Moving on to maintenance, the national shortage of all aircraft licensed engineers was noted. It was highlighted that the 340 Part66L licensed BGA inspectors certify and that glider owners should understand and, where capable, make best use of pilot owner maintenance. In an update on Part66L licensing, it was noted that at long last the CAA has accepted that there are problems with their Part66L exams and progress is being made in revising the exams with the support of the BGA CTO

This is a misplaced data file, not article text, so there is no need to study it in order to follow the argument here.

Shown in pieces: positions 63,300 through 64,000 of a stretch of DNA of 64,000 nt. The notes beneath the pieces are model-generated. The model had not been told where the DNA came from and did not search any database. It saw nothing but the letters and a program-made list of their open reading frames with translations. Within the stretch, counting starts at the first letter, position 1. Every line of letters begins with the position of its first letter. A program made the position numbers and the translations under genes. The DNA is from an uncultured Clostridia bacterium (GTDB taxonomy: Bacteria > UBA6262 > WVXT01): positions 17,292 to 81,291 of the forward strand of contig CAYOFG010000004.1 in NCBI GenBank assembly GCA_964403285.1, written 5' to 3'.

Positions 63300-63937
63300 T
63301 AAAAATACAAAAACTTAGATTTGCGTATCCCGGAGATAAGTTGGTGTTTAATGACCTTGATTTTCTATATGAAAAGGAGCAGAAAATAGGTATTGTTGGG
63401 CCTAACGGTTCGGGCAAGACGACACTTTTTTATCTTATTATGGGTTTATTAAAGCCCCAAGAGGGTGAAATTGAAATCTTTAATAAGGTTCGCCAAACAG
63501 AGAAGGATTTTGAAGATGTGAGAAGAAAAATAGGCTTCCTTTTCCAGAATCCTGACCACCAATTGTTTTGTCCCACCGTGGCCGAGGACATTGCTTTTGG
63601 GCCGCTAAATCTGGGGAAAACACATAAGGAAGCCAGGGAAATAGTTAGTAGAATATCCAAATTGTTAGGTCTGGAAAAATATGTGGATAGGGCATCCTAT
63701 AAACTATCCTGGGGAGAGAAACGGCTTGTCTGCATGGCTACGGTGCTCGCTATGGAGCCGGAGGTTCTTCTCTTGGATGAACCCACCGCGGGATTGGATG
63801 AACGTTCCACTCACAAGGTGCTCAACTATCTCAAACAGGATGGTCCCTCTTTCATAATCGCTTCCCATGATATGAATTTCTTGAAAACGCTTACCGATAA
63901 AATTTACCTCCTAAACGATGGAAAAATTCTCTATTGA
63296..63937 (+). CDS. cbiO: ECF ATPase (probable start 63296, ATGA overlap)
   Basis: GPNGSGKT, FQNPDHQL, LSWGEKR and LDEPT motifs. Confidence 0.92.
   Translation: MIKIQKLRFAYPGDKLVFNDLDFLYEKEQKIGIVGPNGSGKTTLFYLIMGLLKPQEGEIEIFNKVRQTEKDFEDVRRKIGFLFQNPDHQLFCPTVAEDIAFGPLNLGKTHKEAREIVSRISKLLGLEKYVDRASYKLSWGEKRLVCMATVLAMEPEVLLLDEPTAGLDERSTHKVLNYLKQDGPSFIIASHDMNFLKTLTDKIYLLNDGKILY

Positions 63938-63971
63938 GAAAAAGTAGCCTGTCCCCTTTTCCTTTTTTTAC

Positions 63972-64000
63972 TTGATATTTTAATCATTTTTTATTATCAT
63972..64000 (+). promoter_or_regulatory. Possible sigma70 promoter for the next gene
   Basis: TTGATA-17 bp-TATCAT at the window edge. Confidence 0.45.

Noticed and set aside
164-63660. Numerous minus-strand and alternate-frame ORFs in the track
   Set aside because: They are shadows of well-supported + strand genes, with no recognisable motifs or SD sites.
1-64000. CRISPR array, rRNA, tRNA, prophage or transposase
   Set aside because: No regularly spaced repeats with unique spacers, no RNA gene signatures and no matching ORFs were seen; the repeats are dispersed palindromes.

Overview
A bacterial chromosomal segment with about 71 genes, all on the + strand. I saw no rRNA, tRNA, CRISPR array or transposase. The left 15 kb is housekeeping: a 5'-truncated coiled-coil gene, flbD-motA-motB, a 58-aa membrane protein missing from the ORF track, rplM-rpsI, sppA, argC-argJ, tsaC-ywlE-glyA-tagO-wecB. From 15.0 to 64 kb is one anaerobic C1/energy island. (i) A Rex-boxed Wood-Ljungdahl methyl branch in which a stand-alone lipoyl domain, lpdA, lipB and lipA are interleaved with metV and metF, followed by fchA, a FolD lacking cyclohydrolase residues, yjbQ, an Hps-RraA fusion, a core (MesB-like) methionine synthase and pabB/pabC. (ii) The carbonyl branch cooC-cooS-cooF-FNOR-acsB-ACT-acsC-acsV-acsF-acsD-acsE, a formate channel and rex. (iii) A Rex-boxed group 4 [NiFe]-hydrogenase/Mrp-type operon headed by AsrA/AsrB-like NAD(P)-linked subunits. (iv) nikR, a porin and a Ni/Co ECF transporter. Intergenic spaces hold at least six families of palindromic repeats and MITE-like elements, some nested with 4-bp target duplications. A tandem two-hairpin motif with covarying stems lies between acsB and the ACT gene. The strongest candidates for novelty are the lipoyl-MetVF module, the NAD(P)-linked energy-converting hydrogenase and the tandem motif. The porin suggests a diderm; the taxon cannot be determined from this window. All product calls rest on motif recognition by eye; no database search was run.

and an experienced BGA volunteer. Moving onto pilot licensing, the deadline for needing an SPL of September 2025 was highlighted at which point those still under training at that point will have their achieved training recognised. The CAA’s licensing simplification project inputs from the sailplane working group were summarised, including seeking retention of a basic instructor rating. Referring to inclusivity, Pete highlighted that less than 8% of glider pilots are women and that gliding, like all of aviation, has some way to go in achieving a reasonable gender balance. The BGA’s inclusivity initiative has proposed a National Women’s Go Gliding Weekend delivered by clubs on the 27th and 28th of April, and at the time of the conference 22 clubs had confirmed involvement, with more showing interest. Pete then provided an update on recent Ted Lys Trust awards supporting various pilot development opportunities, and the generously donated Royal Air Squadron bursaries supporting young instructor training during 2024.